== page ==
Driving alone at night. You encounter a beautiful woman dressed in a flowing white dress on the roadside, asking for a ride home. Feeling compassionate, you pick her up and drive her to her destination. But upon reaching it, you find her vanished in your backseat. You go to the home she said was her residence, and you are then told by its occupants that the woman you just picked up actually died sometime ago, perishing before reaching the location you had just delivered her to.
With the resurgence of urban legends during the 1990s (due largely to the works of folklorist Jan Brunvand), the mysterious Lady in White was thrown again into the spotlight. This familiar motif in American folklore has actually been around for over a hundred years, predating cars and reaching as far back as stagecoaches and carriages. And to no one’s surprise, this mysterious spirit has also been seen across cultures and across the world.
In the Filipino context, the Vanishing Hitchhiker is generally referred to as the White Lady. This entity is often associated with a location in Quezon City, specifically a street called Balete (or Banyan) Drive. Over the years, taxi drivers and general motorists claimed to have seen a mysterious woman dressed in white, procuring rides to go home, only to disappear upon reaching her destination. There are two origin stories ascribed to this spirit: She was either a woman who died in a car accident at that location, or she was a woman who died there after being raped by Japanese soldiers during World War II.
Over the years, the term “White Lady” in the Philippines has evolved to encompass any spectral woman dressed in white. This includes spirits wandering along desolate roads or locations at night (without asking for a ride) and ghosts haunting abandoned houses or sites associated with deaths. Sightings have been reported across the archipelago and are occasionally “caught” on video.
Local filmmakers have made popular horror movies in her name, exploring her origins and motives while entertaining a younger generation of moviegoers.
But the phenomenon of ghostly women dressed in white is not unique to the Philippines. It is actually quite common in Mexico, across the Asian continent and even in the Pacific Islands.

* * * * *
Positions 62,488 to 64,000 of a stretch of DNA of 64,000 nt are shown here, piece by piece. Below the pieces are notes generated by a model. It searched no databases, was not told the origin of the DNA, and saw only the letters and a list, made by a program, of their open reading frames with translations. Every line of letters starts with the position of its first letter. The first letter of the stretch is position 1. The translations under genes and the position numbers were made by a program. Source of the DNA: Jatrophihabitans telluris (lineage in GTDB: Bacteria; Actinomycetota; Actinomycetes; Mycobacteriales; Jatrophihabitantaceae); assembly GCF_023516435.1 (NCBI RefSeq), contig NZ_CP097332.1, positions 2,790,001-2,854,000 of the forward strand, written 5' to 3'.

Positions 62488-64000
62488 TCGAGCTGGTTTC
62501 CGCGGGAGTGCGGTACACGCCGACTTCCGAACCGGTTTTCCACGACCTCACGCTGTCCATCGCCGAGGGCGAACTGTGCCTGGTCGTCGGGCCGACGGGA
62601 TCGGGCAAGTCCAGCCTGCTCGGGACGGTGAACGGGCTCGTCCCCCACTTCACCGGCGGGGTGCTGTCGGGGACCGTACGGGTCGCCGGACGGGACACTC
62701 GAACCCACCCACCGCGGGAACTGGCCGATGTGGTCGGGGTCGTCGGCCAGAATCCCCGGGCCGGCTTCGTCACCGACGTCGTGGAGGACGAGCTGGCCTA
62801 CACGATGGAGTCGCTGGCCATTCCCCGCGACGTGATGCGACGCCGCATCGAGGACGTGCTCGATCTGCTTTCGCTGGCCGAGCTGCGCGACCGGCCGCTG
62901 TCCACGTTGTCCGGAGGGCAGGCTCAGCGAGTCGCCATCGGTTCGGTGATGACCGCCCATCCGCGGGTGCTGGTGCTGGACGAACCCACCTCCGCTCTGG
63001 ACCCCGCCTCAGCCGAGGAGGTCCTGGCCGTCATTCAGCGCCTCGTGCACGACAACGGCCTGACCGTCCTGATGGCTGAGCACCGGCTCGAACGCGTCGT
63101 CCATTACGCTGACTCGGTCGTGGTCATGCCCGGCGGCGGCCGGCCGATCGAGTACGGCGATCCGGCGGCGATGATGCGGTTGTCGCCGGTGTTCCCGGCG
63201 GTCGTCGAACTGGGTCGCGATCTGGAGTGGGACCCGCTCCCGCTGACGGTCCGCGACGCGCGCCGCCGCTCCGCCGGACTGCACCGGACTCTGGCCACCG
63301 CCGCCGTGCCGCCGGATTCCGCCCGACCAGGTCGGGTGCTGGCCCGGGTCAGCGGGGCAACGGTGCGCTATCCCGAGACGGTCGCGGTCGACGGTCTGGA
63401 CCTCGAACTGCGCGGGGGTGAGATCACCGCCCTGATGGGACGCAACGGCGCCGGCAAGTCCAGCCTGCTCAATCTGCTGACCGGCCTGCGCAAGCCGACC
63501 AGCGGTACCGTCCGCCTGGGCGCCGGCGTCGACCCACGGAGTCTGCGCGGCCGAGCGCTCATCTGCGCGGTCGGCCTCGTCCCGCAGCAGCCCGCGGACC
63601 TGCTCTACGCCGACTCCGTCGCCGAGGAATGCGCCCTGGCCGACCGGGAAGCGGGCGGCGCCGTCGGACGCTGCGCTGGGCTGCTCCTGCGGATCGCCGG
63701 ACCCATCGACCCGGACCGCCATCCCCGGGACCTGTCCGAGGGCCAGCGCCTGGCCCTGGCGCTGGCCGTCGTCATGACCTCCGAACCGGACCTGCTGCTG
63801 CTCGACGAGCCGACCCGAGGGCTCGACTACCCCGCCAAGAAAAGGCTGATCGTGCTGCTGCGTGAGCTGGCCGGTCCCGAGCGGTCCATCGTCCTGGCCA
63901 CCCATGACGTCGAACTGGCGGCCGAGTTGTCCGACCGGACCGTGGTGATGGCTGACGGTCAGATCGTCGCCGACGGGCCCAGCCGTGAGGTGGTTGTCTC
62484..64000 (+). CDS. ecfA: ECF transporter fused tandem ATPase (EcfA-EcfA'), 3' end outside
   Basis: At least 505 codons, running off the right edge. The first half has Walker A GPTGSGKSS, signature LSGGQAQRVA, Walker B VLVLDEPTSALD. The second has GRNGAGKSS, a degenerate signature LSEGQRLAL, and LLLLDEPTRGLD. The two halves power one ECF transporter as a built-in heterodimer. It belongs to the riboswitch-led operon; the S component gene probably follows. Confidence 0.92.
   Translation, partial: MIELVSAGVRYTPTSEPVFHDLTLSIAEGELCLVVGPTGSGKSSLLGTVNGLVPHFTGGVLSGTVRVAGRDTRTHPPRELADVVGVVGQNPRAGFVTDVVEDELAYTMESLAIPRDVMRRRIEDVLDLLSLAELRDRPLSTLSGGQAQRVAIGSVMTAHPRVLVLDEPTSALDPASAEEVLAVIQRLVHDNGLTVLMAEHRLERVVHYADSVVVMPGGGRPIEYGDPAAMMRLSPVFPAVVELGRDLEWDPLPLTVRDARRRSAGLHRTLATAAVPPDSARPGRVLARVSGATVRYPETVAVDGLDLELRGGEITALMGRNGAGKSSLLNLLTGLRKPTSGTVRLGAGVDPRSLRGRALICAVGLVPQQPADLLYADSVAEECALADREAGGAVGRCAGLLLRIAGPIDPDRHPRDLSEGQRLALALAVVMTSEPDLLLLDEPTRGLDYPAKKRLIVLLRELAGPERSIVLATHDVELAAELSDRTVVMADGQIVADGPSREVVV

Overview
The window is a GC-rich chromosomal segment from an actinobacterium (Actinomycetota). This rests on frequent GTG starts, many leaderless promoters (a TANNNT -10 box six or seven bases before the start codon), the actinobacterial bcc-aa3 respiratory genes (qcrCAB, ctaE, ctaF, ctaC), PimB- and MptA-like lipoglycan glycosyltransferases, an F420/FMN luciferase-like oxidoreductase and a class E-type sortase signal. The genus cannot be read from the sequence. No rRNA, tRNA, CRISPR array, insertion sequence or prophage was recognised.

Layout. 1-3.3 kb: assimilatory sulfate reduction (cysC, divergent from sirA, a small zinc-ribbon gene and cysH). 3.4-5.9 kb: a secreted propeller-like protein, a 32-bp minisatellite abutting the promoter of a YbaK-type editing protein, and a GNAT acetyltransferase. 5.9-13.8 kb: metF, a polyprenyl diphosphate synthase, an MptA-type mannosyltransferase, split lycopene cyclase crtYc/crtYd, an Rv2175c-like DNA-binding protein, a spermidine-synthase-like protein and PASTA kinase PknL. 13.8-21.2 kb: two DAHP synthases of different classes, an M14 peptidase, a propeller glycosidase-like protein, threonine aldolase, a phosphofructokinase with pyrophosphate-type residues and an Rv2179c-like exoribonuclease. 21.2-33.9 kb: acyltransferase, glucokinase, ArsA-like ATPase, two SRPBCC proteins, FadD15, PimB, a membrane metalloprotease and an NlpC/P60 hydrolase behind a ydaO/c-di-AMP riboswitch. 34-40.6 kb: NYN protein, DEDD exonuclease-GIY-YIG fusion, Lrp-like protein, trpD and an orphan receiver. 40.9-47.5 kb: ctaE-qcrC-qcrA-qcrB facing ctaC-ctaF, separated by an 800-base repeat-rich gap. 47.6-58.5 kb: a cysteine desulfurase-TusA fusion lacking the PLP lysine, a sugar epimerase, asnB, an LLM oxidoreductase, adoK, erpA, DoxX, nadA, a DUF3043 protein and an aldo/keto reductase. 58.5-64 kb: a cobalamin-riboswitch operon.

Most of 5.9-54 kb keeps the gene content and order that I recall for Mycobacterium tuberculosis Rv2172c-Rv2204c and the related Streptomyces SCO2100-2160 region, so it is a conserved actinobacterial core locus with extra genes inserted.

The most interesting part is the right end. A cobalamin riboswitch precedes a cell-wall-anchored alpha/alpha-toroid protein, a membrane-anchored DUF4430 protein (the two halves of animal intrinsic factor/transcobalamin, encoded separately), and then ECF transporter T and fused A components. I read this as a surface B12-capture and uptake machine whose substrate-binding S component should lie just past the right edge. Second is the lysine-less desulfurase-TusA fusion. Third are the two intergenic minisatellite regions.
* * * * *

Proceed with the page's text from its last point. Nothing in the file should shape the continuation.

La Llorona, the White Lady from Mexico, is one of the most famous ghosts in Latin American folklore. While her origin varies from storyteller to storyteller, it is generally accepted that hers is a hybrid of Spanish and Aztec traditions. According to legend, the wife of a conquistador killed their children after learning that he must return to Spain. She dismembered their bodies and threw them in the river. Upon dying and talking to St. Peter at Heaven’s gates, she is told that, in order for her to enter, she must first find the body parts of her offspring. She is now doomed to wander the world in search of them, wailing and weeping at roadsides on dark and lonely nights.
In Japanese culture, female ghosts (yurei) are often depicted as having a gaunt appearance, disheveled hair, hooked hands and wearing white robes. They have been used as characters in traditional art, theater and fiction for hundreds of years, usually as victims who were wronged when alive, but returning to exact revenge as a spirit. Perhaps the most famous female spirit in Japanese literature is Oiwa, a woman who was murdered by her unfaithful samurai husband, only to come back and drive him to madness.
Korean female spirits also return from the afterlife dressed in white. The most feared are those of vengeful women who died prior to experiencing marriage and those that missed out on the physical pleasures of life.
Malaysia’s famous lady in white is the dreaded Pontianak, the stillborn offspring of a woman who died at childbirth. She returned as a vampire and now feeds on the blood of children. In Thailand, Mae Naak embodies unrequited love, pursuing her beloved husband despite dying herself and returning as a ghost to maintain their relationship.
The Pacific Islands also have their share of women dressed in white. White Ladies have been seen on the Micronesian island of Guam, frequenting banyan trees, alongside its most famous ghost, the ancestral Taotaomona.
Hawaii’s own vanishing hitchhiker is said to be Pele, the goddess of fire, capable of changing her appearance from young to old. But unlike the admonition of not picking up this spirit, locals maintain that you should pick her up and bring her to her destination, otherwise you will incur her wrath.
Around this theme, the famed Polynesian Cultural Center on Oahu used to host its annual Haunted Lagoon attraction on the month of October, centering on the Laie Lady ghost named Nalani. Dressed in white, she is said to haunt the PCC’s lagoon after going mad from losing her husband and son.
In the South Pacific archipelago of the Cook Islands, a legendary red-headed woman haunts the roadsides of Rarotonga, seeking ghostly revenge against her unfaithful warrior mate (as well as all males) by causing cars to crash into the river.
White Ladies, along with a slew of legendary ghost figures that permeate our culture, continue to exist in oral stories, movies and television. Regardless if she is real or not, we can’t help but wonder what would happen if we encountered her at night while driving home, when we see a second pair of eyes on our rearview mirror.